Stocks logged solid gains on Friday -- just enough growth to snap a three-week losing streak for the S&P 500 (SNPINDEX:^GSPC) but not the Dow Jones Industrial Average (DJINDICES:^DJI). The Dow gained 66 points, or 0.4% to close with a slight loss for the week. The S&P rose by 12 points, or 0.6%:
In economic news, the pace of existing home sales improved by 2% in April, according to updated statistics from the National Association of Realtors that showed continued strength in the housing market. The growth was just above economist forecasts and notable, given that average home prices also jumped 6% higher year-over-year to reach $219,000.
Applied Materials sees higher demand
Applied Materials stock jumped 14% after the semiconductor giant announced encouraging business results. Sales for its fiscal second quarter were flat, but new orders spiked higher by 37%, led by huge gains in its display division. A slight uptick in operating margin also helped push adjusted net income up by 4%, while a sinking share count helped turn that into a 17% jump in earnings per share. Applied Materials beat consensus earnings estimates for $0.32 per share by $0.02.
CEO Gary Dickerson credited several favorable trends for powering the order spike, including its expansion outside of the semiconductor space into areas like OLED display, where it can apply its unique materials innovation know-how. "This is creating significant new market opportunities for Applied," Dickerson told investors in a conference call.
Wall Street was even happier about the company's bullish outlook, which incorporates the surge in orders to forecast 16% higher sales in the fiscal third quarter (analysts had been bracing for just a 2% revenue improvement). The global environment for capital spending is spotty, but executives see their strong position in growing segments like OLED and in key markets like China as cushioning the company from any decline. In fact, Dickerson and his team project record earnings this year. With its order backlog sitting at a nine-year high, that looks like an achievable goal.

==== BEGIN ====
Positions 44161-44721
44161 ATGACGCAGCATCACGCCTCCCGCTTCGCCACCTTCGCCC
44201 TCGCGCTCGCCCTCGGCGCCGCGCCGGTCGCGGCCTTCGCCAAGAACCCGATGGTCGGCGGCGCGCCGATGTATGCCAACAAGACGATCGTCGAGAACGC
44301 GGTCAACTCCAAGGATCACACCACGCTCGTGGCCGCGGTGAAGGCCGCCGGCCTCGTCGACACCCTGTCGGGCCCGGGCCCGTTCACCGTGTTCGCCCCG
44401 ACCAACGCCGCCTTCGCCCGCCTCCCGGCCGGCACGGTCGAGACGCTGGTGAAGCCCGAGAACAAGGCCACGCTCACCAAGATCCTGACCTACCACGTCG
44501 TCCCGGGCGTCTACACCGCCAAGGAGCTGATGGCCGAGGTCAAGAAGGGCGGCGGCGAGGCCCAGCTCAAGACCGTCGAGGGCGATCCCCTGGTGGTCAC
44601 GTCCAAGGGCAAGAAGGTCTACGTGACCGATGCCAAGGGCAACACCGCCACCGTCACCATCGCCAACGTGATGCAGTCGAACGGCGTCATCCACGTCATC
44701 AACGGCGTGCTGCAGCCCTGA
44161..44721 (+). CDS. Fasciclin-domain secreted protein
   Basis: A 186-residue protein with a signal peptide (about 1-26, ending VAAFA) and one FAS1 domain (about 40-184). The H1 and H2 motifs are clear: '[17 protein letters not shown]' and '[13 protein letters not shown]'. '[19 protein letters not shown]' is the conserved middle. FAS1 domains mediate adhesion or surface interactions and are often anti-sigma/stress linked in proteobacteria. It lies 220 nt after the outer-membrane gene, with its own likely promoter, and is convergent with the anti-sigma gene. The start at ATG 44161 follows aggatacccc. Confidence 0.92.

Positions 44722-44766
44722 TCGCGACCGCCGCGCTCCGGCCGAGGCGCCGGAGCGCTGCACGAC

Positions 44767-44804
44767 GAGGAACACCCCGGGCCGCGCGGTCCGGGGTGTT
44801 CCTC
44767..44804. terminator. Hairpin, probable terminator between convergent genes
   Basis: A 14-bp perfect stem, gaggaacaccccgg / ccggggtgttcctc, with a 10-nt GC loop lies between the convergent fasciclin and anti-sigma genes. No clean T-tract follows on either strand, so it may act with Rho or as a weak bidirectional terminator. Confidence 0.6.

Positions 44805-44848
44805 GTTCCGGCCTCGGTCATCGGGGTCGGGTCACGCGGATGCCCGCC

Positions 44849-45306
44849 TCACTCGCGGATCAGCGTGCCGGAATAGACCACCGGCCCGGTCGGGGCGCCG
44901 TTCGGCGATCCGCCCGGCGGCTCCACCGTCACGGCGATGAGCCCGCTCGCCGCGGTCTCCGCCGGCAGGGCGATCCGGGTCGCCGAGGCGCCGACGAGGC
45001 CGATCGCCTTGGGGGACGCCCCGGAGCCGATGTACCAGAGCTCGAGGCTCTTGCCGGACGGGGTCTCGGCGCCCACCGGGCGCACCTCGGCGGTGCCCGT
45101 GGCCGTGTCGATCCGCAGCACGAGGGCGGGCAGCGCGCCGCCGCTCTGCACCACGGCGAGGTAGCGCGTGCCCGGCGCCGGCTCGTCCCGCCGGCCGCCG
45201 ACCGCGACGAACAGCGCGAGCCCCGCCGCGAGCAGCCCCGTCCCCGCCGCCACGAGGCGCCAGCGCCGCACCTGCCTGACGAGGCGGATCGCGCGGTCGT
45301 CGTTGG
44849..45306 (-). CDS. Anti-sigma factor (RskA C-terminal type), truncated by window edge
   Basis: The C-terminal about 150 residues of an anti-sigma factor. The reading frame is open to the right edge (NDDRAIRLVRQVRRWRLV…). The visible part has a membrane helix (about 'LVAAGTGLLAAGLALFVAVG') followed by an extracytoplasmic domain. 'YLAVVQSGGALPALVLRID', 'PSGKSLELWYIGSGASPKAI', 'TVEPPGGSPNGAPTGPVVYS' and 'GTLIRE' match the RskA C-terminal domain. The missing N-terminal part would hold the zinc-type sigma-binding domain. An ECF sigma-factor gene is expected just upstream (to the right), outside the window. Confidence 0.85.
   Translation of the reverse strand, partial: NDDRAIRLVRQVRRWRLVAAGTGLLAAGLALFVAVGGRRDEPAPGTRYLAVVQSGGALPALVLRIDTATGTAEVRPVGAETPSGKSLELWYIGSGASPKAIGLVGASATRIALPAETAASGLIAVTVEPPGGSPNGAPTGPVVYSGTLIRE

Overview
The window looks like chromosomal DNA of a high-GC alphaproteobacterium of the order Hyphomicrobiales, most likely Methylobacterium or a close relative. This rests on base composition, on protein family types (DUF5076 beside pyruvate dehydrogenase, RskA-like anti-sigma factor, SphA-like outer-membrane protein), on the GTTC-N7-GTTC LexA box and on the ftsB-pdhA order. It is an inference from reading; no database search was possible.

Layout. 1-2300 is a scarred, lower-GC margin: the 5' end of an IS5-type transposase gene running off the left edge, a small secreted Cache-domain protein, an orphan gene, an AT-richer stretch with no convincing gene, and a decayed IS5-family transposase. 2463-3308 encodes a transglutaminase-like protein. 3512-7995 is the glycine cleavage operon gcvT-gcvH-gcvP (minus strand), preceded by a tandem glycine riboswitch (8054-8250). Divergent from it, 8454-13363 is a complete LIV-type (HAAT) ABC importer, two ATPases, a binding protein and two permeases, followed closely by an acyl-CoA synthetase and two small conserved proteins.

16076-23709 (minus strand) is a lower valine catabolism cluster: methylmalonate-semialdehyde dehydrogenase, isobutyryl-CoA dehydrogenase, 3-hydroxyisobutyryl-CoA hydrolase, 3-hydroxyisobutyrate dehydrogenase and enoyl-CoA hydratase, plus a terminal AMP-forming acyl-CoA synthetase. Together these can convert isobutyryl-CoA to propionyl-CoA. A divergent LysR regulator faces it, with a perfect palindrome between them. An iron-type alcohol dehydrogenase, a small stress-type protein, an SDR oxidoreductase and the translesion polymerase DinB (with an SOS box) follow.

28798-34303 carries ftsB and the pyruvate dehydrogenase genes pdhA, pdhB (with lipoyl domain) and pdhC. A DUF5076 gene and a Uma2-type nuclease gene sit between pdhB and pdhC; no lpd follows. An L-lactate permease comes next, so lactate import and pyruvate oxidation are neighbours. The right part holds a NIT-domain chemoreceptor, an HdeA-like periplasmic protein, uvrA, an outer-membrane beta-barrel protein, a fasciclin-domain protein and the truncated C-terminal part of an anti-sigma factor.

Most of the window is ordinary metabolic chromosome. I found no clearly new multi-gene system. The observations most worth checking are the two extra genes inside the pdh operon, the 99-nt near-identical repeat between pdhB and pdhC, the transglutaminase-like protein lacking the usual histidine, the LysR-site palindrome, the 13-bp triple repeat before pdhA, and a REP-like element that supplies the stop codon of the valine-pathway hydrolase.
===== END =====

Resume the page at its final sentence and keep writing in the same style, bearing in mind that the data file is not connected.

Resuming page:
Campbell Soup's growth turns negative
Packaged foods specialist Campbell Soup was the biggest percentage-point loser in the S&P 500, dropping 7% following the release of its fiscal third quarter earnings results. Sales growth turned negative after holding steady over the prior six months, a shift which management blamed on three big factors: a weak soup season in the United States, lower V8 sales, and a weather-related disruption in its fresh carrot supply.
The company had to contend with what executives called a "very challenging consumer environment" that hurt results by forcing higher marketing and promotions spending. Cost cuts offset most of the increased expenses, but revenue still slipped lower than planned. "We're unsatisfied with our third quarter organic sales growth," CEO Denise Morrison said in a press release.
Morrison noted that management is aware of the factors that pinched results this quarter and is addressing them all. That's why the company left its full-year revenue outlook unchanged and even raised its profit forecast slightly. However, Wall Street is apparently more concerned with the shift to negative growth, especially as Campbell Soup's shares were close to all-time highs heading into this report.